California Gov. Gavin Newsom announced on Monday that the state of California will no longer do business with Walgreens—or, for that matter, with any other company “that cowers to the extremists and puts women’s lives at risk.” Walgreens had promised that it wouldn’t carry mifepristone, a drug used for abortions, among other things, in states where it could face legal action for doing so.
Planned Parenthood celebrated Newsom’s response in a statement to CalMatters, framing recent legal threats from Republican attorneys general as part of an ongoing effort to ban abortion nationwide. Walgreens expressed disappointment.
There are a few ways that California engages with Walgreens, and it’s unclear if Newsom’s mandate will put a stop to all of them. The state of California and the federal government jointly administer Medi-Cal, for example, which recipients can use to fill prescriptions at drugstores including, currently, Walgreens. Then there are research partnerships, like a collaboration between Walgreens and the University of California, San Francisco.
But at the very least, if California wants to boycott Walgreens, it should probably stop shopping there. Which raises the question: What is the state of California buying from Walgreens, anyway?
Thanks to Cal eProcure, which documents most spending by California state agencies, we can see that purchases vary widely. In 2019, for example, the Department of Transportation bought a bottle of hydrogen peroxide “to clean up from a dead skunk.” The same year, the California Conservation Corps spent $3.99 to print a photo of Gov. Gavin Newsom.
In 2020, the DMV spent $1,500 on gloves, Clorox wipes, and hand sanitizer. In 2021, the Emergency Medical Service Authority bought three thermometers and four pregnancy tests. This fall, the California Conservation Corps bought a bag of Skittles; CAL FIRE, California’s Department of Forestry and Fire Protection, bought a pulse oximeter.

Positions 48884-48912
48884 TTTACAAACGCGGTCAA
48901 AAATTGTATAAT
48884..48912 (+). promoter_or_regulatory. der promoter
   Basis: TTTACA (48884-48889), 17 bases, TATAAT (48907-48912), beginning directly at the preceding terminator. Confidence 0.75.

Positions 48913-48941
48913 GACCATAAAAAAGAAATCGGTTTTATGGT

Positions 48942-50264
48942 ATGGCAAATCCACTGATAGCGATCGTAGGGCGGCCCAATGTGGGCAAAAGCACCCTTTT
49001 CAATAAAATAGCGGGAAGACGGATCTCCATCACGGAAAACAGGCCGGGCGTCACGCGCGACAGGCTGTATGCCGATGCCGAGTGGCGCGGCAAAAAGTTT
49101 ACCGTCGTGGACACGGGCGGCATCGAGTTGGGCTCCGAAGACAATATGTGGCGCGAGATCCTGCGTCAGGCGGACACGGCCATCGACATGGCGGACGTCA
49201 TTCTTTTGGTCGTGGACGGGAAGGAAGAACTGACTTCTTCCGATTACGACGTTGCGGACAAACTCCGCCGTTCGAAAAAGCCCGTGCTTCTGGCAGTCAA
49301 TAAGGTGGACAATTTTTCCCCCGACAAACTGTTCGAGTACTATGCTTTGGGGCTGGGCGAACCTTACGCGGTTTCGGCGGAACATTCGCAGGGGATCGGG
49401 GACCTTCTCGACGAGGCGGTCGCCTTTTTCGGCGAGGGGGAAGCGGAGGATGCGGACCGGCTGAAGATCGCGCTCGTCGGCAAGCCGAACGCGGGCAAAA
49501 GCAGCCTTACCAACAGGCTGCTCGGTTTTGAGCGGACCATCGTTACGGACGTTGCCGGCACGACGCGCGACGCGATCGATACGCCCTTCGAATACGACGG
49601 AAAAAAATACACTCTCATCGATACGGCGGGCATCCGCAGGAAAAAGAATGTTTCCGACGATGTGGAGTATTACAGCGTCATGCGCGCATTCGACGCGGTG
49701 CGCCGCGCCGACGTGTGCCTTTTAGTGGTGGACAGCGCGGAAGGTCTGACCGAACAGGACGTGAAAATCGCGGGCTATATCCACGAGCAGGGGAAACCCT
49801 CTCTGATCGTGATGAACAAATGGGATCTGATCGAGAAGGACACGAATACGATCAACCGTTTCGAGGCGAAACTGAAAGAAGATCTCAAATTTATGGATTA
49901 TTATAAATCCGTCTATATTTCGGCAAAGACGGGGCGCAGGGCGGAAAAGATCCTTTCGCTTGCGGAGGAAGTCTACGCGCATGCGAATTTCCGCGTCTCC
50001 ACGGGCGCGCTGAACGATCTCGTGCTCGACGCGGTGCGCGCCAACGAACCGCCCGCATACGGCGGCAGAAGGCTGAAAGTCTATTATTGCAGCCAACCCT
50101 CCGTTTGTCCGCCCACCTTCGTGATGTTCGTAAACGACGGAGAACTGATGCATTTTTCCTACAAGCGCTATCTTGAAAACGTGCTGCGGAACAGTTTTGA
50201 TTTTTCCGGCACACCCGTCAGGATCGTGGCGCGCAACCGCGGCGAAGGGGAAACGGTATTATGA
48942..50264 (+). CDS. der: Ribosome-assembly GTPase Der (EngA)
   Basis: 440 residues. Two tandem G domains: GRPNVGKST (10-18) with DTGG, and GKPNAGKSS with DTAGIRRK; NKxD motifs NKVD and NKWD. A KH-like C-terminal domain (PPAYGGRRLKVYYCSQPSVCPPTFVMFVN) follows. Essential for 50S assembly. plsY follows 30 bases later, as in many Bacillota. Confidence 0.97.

The state’s purchases at other drug stores look similar: groceries and COVID tests at CVS; Post-its and lightbulbs at Rite Aid. Since 2015, incidentals like these have accounted for around 3 percent of California’s Walgreens spend.
Mostly, California is using Walgreens to buy medicine for prisoners. The California Department of Corrections and Rehabilitation has turned to Walgreens for prescription drugs used to treat diseases like leukemia, lung cancer, Hodgkin’s disease, multiple sclerosis, asthma, hypertension, and age-related macular degeneration. In 2022, the corrections department spent more than $11 million at the store’s pharmacy, enough to make Walgreens the third-largest supplier of drugs and pharmaceutical products in Cal eProcure’s database.
This drug contract with Walgreens was set to be renewed in May, but on Wednesday, Newsom announced that California will withdraw. Who might get the drug contract next? California’s second-largest drug supplier isn’t even in the running: Emergent Devices, which received $51 million from the state last year, mostly just produces Narcan spray and vaccines for diseases like smallpox, anthrax, and typhoid.
The state’s top drug supplier could be an option. In 2022, California spent around $52 million with AmerisourceBergen Drug Corp., a pharmaceutical wholesaler. The California departments of corrections, public health, and state hospitals all use AmerisourceBergen for some bulk orders already.
Walgreens and AmerisourceBergen have a close relationship. Walgreens uses AmerisourceBergen to stock its own pharmacies. Walgreens actually owns about 17 percent of AmerisourceBergen, and AmerisourceBergen bought Walgreens’ European wholesale arm in 2021. While doing business with AmerisourceBergen is not the same as “doing business with Walgreens”—it’s also not that different. As California has learned in previous forays into principled boycotts, the moral high ground can get muddy fast.